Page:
Internet / Network
What if I don't have reliable internet access at home, or my connection is slow?
Can Harvard's network and IT systems support the increased demand of online courses?
HUIT staff have been working around the clock to prepare the tools and resources necessary to support remote teaching and learning. HUIT is working closely with our major vendors, including Zoom, Microsoft, Instructure (Canvas), Verizon, and others, to support continuity and stability of services throughout this period of exceptionally high demand from the Harvard community.
How do I set up my Zoom account?
What should I do before I start using Zoom?
- Make sure you have the bandwidth to run Zoom. Check your internet speed, and then check Zoom’s system requirements.
- Test your Zoom connection. Visit zoom.us/test to check you can successfully join a meeting.
- If you don’t have the bandwidth, join by phone. Use access numbers provided with meeting invitation to dial into Zoom from a mobile or landline phone.
What should I do if I'm having problems with Zoom?
If Zoom is not working as it should, try the following quick fixes to get back up and running:
- Wait 90 seconds. Zoom will automatically try to reconnect you.
- Move closer to your wi-fi router. Getting closer to your router can improve signal strength. See more tips for improving your network performance at huit.harvard.edu/remote-online
- Turn off video. Video uses more bandwidth than audio only. If you don’t need it, switch it off.
- Sign out and sign back in again. Leave the meeting and join it again. If you’re the host, end the meeting and start it again.
- Join by phone. You can dial into Zoom (audio only) from a mobile or landline phone using access numbers provided in meeting invitation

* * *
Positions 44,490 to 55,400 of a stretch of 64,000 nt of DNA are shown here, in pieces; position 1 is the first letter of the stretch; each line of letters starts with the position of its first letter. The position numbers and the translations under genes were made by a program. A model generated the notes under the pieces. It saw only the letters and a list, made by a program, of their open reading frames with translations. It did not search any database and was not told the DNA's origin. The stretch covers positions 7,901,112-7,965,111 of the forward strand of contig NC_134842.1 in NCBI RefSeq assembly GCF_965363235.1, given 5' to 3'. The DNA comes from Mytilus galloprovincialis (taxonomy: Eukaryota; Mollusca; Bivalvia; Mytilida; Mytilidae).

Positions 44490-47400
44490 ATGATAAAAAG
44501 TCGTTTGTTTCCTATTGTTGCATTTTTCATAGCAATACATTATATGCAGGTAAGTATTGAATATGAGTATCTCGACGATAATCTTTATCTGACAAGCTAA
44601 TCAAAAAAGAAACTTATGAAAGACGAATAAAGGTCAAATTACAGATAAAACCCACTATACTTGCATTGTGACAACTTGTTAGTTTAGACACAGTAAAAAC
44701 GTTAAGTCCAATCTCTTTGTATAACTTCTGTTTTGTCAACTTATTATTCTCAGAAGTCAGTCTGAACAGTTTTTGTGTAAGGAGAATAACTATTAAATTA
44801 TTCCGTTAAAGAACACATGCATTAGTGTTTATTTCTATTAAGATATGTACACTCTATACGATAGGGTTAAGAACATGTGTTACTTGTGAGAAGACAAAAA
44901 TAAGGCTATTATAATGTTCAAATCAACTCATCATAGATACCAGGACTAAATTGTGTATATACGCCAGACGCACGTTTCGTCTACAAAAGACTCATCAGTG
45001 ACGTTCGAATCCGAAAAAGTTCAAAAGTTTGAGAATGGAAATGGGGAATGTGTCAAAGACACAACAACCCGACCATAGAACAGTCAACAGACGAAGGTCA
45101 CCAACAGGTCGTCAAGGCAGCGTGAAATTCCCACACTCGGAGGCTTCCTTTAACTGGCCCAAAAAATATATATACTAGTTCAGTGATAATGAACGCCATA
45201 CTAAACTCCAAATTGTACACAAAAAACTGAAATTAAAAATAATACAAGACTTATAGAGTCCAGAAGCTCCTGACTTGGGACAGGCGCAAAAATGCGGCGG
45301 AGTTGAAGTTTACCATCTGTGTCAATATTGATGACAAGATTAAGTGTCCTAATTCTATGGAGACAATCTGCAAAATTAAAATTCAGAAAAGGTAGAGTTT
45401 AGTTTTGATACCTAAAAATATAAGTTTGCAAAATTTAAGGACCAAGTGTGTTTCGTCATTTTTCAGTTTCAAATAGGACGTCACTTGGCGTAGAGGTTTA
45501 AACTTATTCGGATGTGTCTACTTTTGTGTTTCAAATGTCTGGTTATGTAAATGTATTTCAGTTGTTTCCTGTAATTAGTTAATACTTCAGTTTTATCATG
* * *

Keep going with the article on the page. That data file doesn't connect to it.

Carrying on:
When and how should employees use Zoom for meetings?
HUIT is monitoring our technology platforms carefully, working directly with our vendors to ensure stability and continuity of services. We are pleased with their performance thus far. However, given the extraordinary additional demand anticipated, and our need to prioritize academic use, please follow these guidelines on using Zoom sensibly.
How can I find out if Zoom is unavailable?
How can I enable enhanced privacy features on Zoom?
As a host, you can enable enhanced privacy features to add an additional layer of security and control who participates in your meetings and classes. Click on the headers below for instructions on using these features.
- Require a meeting password. Adding a password means participants can only join the meeting with the correct password of your choice.
- Add a waiting room. A waiting room lets the host review who’s trying to join the meeting before it starts. You can admit participants one-by-one or all at once.
- Lock your meeting. When everyone you’ve invited has successfully joined, you can lock your meeting to keep others from joining.
How do I manage meeting participants in Zoom?
Hosts can control the ways that participants can interact during a meeting or class. Using these options can help you better manage a meeting or class by minimizing excess distraction or disruptive participants.
- Mute a participant. People often leave their microphones on by mistake, meaning everyone in the meeting can hear their background noise. You can mute participant microphones to stop this from happening or to simply prevent interruptions during a presentation.
- Stop a participant’s video. If a participant’s video is distracting, or you think it’s causing them to have connection issues, you can switch it off for them.
- Disable screen sharing. To ensure you control the meeting slides or content, hosts can prevent other participants from sharing their screen.
- Remove participants. In the rare event that someone is in your meeting who shouldn’t be, or if you need to remove them for any other reason, hosts can remove a participant and prevent them from being able to rejoin.
Download a printable PDF of participant management tips. If you have any questions, contact the HUIT Service Desk or your local IT support.